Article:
A new Apple headquarters lands in Cupertino.
Sep 5, 2011, Vol. 16, No. 47 • By JAMES GARDNER
The very names they give their enterprises are expressive of these ludic roots: Microsoft, Google, Yahoo!, LimeWire, Napster, and all the rest are a far cry from International Business Machines (IBM), or even Xerox, and seem to invoke the gonzoid spirit of the drug culture. This is evident as well in the very language of computing: spam, ping, Mozilla, Java. All of them suggest the same fundamentally unserious quality that is attested in John Markoff’s What the Dormouse Said: How the ’60s Counterculture Shaped the Personal Computer Industry: “[B]ecause people [Jobs] knew well had not tried psychedelics, there were things about him they couldn’t understand. He also said that his countercultural roots often left him feeling like an outsider in the corporate world of which he was now a leader.”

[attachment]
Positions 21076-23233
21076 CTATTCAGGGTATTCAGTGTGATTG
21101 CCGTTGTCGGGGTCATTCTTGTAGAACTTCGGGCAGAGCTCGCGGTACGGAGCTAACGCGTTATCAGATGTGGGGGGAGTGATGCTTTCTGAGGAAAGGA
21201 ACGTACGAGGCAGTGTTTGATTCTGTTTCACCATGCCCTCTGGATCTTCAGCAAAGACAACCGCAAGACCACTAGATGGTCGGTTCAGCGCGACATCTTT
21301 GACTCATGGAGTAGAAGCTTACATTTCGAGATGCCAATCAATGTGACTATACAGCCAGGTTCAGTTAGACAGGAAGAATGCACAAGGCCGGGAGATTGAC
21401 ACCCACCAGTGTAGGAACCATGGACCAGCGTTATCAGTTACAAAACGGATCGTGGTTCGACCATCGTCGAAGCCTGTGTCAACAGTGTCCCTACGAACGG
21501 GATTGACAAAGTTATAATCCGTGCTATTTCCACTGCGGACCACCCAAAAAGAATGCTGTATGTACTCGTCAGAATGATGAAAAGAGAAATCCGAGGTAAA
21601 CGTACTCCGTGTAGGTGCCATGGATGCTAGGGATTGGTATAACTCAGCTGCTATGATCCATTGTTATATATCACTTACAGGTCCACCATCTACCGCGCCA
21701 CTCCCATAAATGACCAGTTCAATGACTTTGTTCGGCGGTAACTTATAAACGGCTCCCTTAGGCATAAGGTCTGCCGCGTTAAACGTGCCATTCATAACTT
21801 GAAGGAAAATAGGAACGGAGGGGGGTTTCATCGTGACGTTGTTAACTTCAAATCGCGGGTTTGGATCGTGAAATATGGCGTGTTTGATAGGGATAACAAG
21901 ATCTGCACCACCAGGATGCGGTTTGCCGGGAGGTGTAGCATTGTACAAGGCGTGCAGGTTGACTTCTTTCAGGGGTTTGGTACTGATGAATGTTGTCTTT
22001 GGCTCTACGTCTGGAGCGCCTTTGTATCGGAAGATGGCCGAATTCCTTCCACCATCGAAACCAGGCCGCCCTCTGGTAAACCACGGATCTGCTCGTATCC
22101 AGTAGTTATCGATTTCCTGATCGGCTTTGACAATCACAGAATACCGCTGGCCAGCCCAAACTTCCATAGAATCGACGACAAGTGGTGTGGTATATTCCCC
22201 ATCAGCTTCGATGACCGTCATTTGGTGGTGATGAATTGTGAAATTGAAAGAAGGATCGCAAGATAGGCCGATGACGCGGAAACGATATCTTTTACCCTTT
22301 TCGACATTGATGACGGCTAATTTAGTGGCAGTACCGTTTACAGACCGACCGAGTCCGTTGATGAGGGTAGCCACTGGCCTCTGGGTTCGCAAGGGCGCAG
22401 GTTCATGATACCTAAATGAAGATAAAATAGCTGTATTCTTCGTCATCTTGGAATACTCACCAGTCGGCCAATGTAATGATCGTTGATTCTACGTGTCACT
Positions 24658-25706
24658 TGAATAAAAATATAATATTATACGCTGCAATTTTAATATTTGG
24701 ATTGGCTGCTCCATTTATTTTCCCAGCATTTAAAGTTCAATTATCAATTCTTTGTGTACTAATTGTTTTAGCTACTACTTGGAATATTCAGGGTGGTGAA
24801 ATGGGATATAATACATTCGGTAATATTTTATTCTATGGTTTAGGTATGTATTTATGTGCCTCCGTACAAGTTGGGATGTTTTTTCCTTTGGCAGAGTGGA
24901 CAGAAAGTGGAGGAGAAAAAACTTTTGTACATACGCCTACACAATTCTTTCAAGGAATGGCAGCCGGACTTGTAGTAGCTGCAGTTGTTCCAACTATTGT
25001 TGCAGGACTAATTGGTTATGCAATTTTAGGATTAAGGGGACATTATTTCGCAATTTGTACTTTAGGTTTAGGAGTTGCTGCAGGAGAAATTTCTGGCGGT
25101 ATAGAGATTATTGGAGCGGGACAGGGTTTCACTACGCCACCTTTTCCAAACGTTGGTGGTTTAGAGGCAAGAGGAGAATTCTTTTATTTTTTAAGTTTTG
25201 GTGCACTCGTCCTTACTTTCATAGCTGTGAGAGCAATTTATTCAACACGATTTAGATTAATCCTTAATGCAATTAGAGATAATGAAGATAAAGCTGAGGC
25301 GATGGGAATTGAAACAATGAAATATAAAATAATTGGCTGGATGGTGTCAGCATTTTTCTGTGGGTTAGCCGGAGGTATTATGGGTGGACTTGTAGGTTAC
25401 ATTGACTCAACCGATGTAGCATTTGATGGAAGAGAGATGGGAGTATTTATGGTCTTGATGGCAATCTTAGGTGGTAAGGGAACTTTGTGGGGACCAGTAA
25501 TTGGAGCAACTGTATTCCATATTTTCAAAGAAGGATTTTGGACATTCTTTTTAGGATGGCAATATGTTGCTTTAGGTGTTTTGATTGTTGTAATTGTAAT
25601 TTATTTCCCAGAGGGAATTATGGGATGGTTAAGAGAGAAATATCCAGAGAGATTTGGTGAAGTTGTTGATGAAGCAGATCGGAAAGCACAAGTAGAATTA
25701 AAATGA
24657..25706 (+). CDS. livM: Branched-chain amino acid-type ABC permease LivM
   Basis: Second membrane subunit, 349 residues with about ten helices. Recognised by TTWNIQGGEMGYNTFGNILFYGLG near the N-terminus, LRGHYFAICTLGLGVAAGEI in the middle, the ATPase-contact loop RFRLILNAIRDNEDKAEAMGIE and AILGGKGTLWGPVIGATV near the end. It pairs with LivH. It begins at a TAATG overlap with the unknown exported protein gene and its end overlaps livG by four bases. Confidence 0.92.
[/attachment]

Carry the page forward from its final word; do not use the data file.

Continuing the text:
Thus far, the people who brought us the personal computer have shown little interest in architecture, not excluding Jobs, for all his obsession with design. Just as the main movers and shakers of this revolution seem entirely indifferent to sartorial style, they have tended to seem equally indifferent to the buildings they inhabit—notwithstanding a few dazzling homes that are less about architecture than conspicuous consumption. Terminally square corporations like IBM and Johnson & Johnson might erect sleek architectonic projections of their corporate ethos, but the careers of Paul Allen, Steve Wozniak, and Bill Gates began in their parents’ garages, and in an architectural sense, they never left.
James Gardner recently translated Vida’s Christiad (I Tatti Renaissance Library).
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